As to the ECB, their actions were less concrete, but no less real. ECB Chief Economist Philip Lane, the member with the most respected policy chops, was on the tape explaining that the Eurozone faces a rocky patch after the initial rebound from Covid. He added, “I do not see that the ECB has a structurally tighter orientation for monetary policy[than the Federal Reserve]. Anyone who pays attention to our policies and forward guidance knows that we will not tighten policy without inflation solidly appearing in the data.” Lastly, he indicated that both scaling up QE purchases and further rate cuts are on the table.
Again, it should be no surprise that the ECB is unwilling to allow the euro to simply rally unabated in the current environment. The playbook is clear, a strong currency needs to be addressed, i.e. weakened. This weekend simply demonstrated that all the major central banks view the world in exactly the same manner.
Turning to the markets on this holiday-shortened session, we see that Chinese equities were huge beneficiaries of the PBOC action with Shanghai (+2.65%) and the Hang Seng (+2.0%) both strongly higher although the Nikkei (-0.25%) did not share the market’s enthusiasm. European markets are firming up as I type, overcoming some early weakness and now green across the board. So, while the FTSE 100 (+0.1%) is the laggard, both the DAX (+0.45%) and CAC (+0.75%) are starting to make some nice gains. As to US futures, they, too, are now all in the green with NASDAQ (+ 1.3%) far and away the leader. Despite the federal holiday in the US, the stock market is, in fact, open today.
Banks, however, are closed and the Treasury market is closed with them. So, while there is no movement there, we are seeing ongoing buying interest across the European government bond markets as traders prepare for increased ECB QE activity. After all, if banks don’t own the bonds the ECB wants to buy, they will not be able to mark them up and sell them to the only price insensitive buyer in the European government bond market. So, yields here are lower by about 1 basis point across the board.
As to the dollar, it is broadly, but mildly stronger this morning. Only the yen (-0.15%) is weaker in the G10 space as the rest of the block is responding to the belief that all the central banks are going to loosen policy further, a la the ECB. As to the EMG bloc, CZK is actually the biggest loser, falling 0.9% after CPI there surprised the market by falling slightly, to 3.2%, rather than extending its recent string of gains. This has the market looking for further central bank ease going forward, something that had been questioned as CPI rose. Otherwise, as we see the prices of both oil and gold decline, we are seeing MXN (-0.6%), ZAR (-0.5%) and RUB (-0.5%) all fall in line. On the flip side, only KRW (+0.55%) has shown any strength as foreign investors continue to pile into the stock market there on the back of Chinese hopes.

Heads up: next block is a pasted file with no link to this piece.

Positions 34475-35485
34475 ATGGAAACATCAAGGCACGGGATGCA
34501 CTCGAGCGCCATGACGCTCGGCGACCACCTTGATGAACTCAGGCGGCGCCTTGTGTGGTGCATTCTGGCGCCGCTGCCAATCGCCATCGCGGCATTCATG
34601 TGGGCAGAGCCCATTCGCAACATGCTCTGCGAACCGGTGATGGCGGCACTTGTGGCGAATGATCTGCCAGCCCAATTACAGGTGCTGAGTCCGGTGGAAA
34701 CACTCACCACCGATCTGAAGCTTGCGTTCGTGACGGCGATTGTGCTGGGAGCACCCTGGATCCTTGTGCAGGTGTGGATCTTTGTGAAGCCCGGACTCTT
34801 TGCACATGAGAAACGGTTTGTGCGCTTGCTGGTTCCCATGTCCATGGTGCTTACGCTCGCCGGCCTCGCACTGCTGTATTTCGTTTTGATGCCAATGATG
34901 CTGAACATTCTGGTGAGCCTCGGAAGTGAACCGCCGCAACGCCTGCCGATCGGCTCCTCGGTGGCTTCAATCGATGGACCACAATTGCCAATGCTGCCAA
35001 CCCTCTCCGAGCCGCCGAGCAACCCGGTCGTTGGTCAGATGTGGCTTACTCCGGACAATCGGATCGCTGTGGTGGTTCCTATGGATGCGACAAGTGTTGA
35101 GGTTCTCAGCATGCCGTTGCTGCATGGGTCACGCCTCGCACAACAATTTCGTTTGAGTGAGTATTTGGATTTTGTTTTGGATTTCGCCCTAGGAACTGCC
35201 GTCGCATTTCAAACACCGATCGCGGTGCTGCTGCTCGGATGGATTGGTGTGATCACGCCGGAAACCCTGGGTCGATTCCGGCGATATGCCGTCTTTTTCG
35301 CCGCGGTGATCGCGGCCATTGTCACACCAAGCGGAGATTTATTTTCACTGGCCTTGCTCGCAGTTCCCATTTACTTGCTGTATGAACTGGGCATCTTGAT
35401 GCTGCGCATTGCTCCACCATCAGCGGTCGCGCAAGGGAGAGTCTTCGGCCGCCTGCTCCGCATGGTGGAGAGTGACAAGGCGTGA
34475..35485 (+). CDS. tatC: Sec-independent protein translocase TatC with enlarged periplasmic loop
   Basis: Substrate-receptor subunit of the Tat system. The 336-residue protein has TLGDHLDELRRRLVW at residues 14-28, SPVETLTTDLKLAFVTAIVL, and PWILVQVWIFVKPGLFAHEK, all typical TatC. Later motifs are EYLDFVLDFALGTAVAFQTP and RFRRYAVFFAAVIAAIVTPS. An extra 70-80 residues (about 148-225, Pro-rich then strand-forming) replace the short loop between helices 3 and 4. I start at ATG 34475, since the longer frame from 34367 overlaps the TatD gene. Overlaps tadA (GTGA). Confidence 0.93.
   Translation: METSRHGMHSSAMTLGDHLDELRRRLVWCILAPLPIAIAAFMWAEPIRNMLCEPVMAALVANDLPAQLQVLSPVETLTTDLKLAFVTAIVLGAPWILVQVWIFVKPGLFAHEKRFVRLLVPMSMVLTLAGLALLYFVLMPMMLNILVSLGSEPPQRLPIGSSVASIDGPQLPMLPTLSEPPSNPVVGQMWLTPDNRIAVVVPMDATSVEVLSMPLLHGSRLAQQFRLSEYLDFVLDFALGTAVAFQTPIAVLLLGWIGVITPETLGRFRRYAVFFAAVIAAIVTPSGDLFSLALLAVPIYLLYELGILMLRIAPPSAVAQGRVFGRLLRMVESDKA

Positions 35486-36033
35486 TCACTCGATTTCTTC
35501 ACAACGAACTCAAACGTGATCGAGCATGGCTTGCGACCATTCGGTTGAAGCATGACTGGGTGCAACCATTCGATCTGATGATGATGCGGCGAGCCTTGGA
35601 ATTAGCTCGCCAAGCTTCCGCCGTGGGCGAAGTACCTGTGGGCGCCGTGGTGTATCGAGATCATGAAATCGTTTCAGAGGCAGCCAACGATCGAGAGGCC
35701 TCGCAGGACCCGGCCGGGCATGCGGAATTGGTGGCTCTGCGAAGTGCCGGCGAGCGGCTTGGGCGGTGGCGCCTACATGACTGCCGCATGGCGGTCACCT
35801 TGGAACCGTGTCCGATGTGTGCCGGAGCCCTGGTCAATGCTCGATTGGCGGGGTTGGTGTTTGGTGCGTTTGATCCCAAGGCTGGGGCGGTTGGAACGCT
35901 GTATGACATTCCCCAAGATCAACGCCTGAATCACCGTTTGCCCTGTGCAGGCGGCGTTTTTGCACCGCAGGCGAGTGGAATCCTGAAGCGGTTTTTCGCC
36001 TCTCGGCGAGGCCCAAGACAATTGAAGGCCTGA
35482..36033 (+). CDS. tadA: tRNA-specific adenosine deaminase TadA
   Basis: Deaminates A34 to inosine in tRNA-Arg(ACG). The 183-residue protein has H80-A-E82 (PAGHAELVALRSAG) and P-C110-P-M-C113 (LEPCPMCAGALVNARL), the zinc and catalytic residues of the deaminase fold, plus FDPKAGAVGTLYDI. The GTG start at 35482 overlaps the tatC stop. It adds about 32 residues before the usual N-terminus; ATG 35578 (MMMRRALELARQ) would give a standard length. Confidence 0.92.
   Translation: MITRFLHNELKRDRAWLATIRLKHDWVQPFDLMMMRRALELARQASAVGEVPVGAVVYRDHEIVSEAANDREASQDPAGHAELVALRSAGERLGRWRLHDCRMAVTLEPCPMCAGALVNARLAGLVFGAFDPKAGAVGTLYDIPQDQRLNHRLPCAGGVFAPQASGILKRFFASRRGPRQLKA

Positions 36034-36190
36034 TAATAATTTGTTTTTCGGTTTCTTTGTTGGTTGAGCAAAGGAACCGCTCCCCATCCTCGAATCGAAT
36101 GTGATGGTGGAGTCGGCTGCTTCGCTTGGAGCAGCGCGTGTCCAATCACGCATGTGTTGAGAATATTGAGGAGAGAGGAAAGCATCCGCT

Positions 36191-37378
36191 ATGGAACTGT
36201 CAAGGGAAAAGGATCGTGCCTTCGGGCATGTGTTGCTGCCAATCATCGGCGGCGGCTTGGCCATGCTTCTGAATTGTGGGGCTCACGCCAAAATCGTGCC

We do get some important data this week as follows:
|Tuesday||CPI||0.2% (1.4% Y/Y)|
|-ex food & energy||0.2% (1.7% Y/Y)|
|Wednesday||PPI||0.2% (0.2% Y/Y)|
|-ex food & energy||0.2% (0.9% Y/Y)|
Remember, we have seen five consecutive higher than expected CPI prints, so there will be a lot of scrutiny there, but ultimately, the data continues to point to a slowing recovery with job growth still a major problem. We also hear from nine more Fed speakers, but again, this message is already clear, ZIRP forever and Congress needs to pass stimulus.
In the end, I find no case for the dollar to weaken appreciably from current levels, and expect that if anything, modest strength is the most likely path going forward, at least until the election.
Good luck and stay safe